Supt. Lordan bids farewell to Thurles after three years

Superintendent Pat Lordan of Thurles Garda Station.
Superintendent Pat Lordan is bidding farewell to Thurles Garda Station, having served here for the last three years. The announcement was made at Thurles District Court on Tuesday last week, with Judge Elizabeth McGrath, Thurles Gardaí and Solicitors all wishing the Corkman the best in his future role as Det Supt at Mullingar Garda Station.

Superintendent Pat Lordan is bidding farewell to Thurles Garda Station, having served here for the last three years. The announcement was made at Thurles District Court on Tuesday last week, with Judge Elizabeth McGrath, Thurles Gardaí and Solicitors all wishing the Corkman the best in his future role as Det Supt at Mullingar Garda Station.

Supt Lordan told the Tipperary Star he enjoyed his time in Thurles, finding it be a “very rewarding position in An Garda Siochána” working closely with the Joint Policing Comittees involving Thurles Town Council and North Tipperary Town Council. His work brought him into contact with senior members of the GAA for big match days as well as working in general with Neighbourhood Watch groups and the Residence Associations.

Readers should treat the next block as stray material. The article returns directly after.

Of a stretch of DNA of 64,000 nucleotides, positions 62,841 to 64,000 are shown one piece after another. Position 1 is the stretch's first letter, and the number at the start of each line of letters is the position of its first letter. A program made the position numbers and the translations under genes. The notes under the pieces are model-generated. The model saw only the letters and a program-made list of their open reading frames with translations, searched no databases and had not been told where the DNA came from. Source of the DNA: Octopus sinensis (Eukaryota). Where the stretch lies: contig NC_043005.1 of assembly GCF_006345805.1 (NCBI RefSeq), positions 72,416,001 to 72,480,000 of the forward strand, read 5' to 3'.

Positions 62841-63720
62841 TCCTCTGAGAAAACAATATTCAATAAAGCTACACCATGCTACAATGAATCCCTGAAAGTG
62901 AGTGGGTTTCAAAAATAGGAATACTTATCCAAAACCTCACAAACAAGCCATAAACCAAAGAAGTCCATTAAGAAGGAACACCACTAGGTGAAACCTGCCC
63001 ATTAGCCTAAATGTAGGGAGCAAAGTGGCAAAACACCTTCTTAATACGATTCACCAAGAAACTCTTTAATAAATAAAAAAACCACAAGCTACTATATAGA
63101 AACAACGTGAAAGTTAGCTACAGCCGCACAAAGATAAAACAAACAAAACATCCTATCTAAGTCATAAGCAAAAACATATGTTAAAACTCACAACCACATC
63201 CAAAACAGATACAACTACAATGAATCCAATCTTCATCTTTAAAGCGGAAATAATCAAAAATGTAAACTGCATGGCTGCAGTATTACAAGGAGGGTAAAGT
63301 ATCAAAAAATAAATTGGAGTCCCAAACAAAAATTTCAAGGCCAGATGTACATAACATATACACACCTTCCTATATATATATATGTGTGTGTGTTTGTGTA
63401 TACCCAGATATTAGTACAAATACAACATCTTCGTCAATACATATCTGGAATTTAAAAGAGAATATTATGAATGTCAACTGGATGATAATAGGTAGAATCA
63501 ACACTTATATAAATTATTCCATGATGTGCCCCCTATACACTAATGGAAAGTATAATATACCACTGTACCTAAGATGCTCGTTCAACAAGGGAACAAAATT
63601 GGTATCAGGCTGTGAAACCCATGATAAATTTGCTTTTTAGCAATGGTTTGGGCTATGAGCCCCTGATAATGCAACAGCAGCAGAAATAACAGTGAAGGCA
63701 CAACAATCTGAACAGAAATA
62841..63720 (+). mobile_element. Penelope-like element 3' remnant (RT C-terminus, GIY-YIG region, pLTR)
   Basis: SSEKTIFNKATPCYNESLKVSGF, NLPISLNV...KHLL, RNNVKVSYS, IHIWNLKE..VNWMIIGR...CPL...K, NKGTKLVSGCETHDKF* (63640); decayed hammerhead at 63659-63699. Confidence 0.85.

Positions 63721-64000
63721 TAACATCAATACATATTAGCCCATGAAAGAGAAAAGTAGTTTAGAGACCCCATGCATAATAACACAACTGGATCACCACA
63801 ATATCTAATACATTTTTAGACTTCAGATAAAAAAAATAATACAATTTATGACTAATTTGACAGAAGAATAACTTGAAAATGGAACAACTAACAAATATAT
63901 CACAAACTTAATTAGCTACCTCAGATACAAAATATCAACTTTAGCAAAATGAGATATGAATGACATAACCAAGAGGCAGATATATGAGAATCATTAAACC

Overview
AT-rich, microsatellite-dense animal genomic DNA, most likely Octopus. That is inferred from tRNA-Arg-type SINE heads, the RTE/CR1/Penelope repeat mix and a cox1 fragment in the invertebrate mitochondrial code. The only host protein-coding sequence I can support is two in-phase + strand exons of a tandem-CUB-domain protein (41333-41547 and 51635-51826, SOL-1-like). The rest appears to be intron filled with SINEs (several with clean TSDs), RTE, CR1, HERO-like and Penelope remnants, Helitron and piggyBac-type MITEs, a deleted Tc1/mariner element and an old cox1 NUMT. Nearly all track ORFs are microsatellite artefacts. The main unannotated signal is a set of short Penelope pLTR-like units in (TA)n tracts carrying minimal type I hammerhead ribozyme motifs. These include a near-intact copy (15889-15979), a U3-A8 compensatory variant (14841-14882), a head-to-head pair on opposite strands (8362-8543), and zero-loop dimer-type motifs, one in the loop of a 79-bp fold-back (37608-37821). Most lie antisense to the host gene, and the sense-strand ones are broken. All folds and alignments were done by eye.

On Friday, one of the biggest community alert schemes in the whole country was launched in Killenaule (see next week’s Tipperary Star). These are the kinds of initiatives which build trust between Gardaí and local people. Thurles as a rural town faces different challenges than those of the bigger cities, he says. “You’re dealing with a different kind of crime here as opposed to, say, Dublin. Quite a lot of theft of farm equipment and farm machinery. We try to link in with the IFA and Muintir na Tíre to try and advise some of the farmers on how better secure their equipment.” Liberty Square in particular has seen a marked reduction in night-time brawling over the weekends. “There’s been a huge reduction in public order offences, and that’s down to two main things: better policing because of the new rosters we have, and the downturn in the economy. Following on from that, there’s been a huge reduction in the number of assaults as well.” However, there are still a significant number of burglaries around Thurles, with thieves targeting diesel and metals.

Thurles Gardaí are not only active in crime detection: Supt Lordan is proud that the guards were instrumental in helping to deliver milk and bread out to elderly people left stranded in their homes up in the mountains during the last few winters.

Full interview in this week’s Tipperary Star.